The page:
When I was a teacher in the Mercaz HaRav yeshiva, I was asked my opinion of a particular young man, and whether I thought he would be a suitable match for a young woman. I was a little harsh when I responded that he was an unruly, almost wild person. I later spoke to Rav Tzvi Yehuda, and asked him whether the term I used was proper or improper. The Rav knew the young man, understood what kind of person he was, and then told me that I should have said: "The boy needs to improve his personal qualities." The same idea was conveyed by this expression but it constituted a more delicate way of addressing the issue.
When one is speaking of a person who is ill, it is improper to say: "he is seriously ill" - but rather that he is in "real need of a refuah (remedy.)" The content is the same, everyone understands the person's condition, but - once again, such terminology is more delicate. When Rav Tzvi Yehuda's sister was very ill and the family knew that these were her last moments in this world, the Rav inquired regarding her condition by asking: "Does she still have some contact with the living"?
King Finds Middle Ground
On the verse later in the parsha, "An ox or sheep or goat that gives birth.." - the midrash tells of Alexander Mokdon, who arrived in a certain country in the continent of Africa, and there, he was greeted with gifts of gold by local residents. He assured them that he was not interested in gifts, but in learning how the people there adjudicated their legal cases. "Soon, two people came before the King to have a case judged." One said: I bought a plot of land, ploughed it and found a buried treasure. I came to the seller and offered him the treasure, pointing out that it rightfully belonged to him, since I purchased land, not a treasure".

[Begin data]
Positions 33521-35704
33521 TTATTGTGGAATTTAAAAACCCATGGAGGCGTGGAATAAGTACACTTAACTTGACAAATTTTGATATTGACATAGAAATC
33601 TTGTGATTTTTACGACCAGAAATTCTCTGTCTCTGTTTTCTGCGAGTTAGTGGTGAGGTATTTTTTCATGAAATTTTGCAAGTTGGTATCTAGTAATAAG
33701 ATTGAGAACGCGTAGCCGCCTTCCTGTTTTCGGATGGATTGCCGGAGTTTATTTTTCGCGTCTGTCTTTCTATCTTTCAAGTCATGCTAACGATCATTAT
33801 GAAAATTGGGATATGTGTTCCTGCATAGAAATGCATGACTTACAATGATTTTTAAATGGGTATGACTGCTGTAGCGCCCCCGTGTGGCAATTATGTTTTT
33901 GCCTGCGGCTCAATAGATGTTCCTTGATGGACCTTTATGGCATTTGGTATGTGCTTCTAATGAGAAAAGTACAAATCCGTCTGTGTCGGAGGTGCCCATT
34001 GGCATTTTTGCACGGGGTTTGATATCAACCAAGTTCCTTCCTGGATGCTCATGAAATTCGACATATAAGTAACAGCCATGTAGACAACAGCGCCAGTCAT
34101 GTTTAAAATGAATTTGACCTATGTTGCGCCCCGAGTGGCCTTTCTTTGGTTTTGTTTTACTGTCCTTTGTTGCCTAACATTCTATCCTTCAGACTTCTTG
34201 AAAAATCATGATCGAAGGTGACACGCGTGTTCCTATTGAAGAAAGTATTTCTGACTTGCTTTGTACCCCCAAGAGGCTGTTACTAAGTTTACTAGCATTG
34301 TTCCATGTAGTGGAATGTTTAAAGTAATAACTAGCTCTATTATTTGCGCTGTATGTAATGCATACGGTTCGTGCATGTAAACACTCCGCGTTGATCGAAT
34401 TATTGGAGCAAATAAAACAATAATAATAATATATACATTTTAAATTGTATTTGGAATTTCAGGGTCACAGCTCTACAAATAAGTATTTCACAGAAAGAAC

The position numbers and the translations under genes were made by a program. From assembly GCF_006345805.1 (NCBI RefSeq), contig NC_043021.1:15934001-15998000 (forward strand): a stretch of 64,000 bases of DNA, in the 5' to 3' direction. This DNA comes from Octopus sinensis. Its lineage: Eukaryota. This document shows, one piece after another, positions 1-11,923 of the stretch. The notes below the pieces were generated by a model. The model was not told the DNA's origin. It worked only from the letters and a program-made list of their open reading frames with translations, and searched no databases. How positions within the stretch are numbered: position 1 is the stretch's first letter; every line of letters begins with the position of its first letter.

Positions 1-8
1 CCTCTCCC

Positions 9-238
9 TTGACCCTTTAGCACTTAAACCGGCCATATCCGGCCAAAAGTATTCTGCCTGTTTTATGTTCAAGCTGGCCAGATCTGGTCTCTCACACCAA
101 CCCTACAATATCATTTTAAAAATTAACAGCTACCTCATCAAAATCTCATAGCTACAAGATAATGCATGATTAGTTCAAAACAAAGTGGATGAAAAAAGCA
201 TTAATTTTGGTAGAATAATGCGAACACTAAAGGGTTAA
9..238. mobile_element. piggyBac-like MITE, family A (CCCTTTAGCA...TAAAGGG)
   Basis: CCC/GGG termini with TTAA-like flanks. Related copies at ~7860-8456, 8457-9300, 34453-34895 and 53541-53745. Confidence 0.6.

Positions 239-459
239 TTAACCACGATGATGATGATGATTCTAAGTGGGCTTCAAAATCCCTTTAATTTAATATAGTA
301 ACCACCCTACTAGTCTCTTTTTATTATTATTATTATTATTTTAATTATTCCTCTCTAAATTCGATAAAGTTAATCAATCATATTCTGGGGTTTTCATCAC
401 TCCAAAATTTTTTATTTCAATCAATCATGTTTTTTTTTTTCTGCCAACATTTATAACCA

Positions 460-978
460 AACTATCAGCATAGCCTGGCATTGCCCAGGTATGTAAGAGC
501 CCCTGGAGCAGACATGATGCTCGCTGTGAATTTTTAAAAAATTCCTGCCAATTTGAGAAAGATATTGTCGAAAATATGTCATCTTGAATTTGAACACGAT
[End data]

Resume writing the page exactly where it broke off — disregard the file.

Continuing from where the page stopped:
"The seller refused to accept the treasure: 'Just as you are in fear of transgressing the prohibition of stealing, so am I. I sold you the land including all that was in it. 'The King asked one of them: 'Do you have a son?' He answered in the affirmative. The King then asked the other, 'Do you have a daughter?' He, too nodded his head. The King thus decided that the two children should be wed and receive the treasure as a gift. Alexander Mokdon was astonished. The King asked him: 'Why are you so surprised? Did I not decide correctly?' Alexander responded: 'You decided very correctly.' The King asked: 'How do they decide such cases in your area?' Alexander: 'Back home, the two sides would kill each other, and the treasure would be awarded to the King. The King asked: 'Does the sun shine where you're from?' Alexander: 'Yes.' 'The rain fall?' 'Yes.' 'Do you have sheep?' 'Yes.' The King said: 'Maybe it's because of the sheep that you have rain, since rain would not fall simply on behalf of people like you, nor would the sun shine for you'".
I have to say that on our yishuv, we often confront similar cases to the one above. A person comes and asks - after his neighbor has waived his own rights to some money that was at issue between them and there is no longer a disagreement - "Are you sure that I do not have to pay him?" I am regularly asked questions associated with the benefiting from money that is not ours. This is a wonderful thing, and highly praiseworthy.